You knew the previous-generation Aston Martin Vanquish came with a wonky automated-manual gearbox — arguably that car's weakest link. But did you know Aston Martin has since installed traditional six-speed manuals in 90 of those cars? Here's where they did it.

That's just one of the things you'll learn about Aston Martin Works on this week's episode of /DRIVEN. Have a pre-war 15/98 Roadster that's been rear-ended by some texting dope? Send it to Works. Have a mid-'70s Aston V8 that needs a right-hand- to left-hand-drive conversion? Ditto.

Need a complete makeover of your supercharged Vantage, including a full-color change, new interior, engine rebuild and manual-to-automatic swap? New chassis for your DB5? Back the Brink's truck right up here.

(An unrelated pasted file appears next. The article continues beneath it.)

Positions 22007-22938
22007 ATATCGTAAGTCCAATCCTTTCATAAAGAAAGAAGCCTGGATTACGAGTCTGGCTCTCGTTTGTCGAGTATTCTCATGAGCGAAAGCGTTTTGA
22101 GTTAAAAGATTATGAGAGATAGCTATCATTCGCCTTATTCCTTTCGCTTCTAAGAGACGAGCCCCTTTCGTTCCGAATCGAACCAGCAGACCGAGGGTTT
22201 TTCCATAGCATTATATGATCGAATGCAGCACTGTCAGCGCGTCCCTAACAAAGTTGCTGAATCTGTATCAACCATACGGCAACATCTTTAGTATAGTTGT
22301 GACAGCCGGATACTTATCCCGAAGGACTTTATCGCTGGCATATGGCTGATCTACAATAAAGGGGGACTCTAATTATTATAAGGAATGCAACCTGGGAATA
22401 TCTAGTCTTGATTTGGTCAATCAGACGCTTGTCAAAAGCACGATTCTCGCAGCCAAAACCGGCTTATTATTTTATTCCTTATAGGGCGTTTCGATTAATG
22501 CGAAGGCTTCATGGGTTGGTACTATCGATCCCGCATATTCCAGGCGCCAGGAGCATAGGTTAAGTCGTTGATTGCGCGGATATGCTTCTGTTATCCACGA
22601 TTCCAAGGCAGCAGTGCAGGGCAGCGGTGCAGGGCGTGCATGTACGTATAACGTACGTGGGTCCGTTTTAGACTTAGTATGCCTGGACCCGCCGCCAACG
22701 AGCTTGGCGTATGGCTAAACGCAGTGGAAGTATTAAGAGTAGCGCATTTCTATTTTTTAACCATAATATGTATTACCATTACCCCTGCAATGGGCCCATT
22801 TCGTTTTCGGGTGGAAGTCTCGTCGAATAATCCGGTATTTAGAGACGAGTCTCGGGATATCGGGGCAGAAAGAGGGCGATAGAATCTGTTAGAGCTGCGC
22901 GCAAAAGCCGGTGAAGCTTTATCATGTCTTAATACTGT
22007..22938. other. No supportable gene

The shop still has all of the automaker's original body bucks, so if you need, say, new panels for your DB2, they're just a few hand-hammerings away.

Most high-end automakers with a storied history, including Ferrari and Porsche, have a place like this — a shop where owners can have their beloved appreciating (or depreciating, as the case may be) cars looked at, fawned over and worked on, no matter how valuable they are.

Sure, it's a moneymaker, but for a brand whose past glory still looms spectre-like over the present, a "works" shop is mission-critical.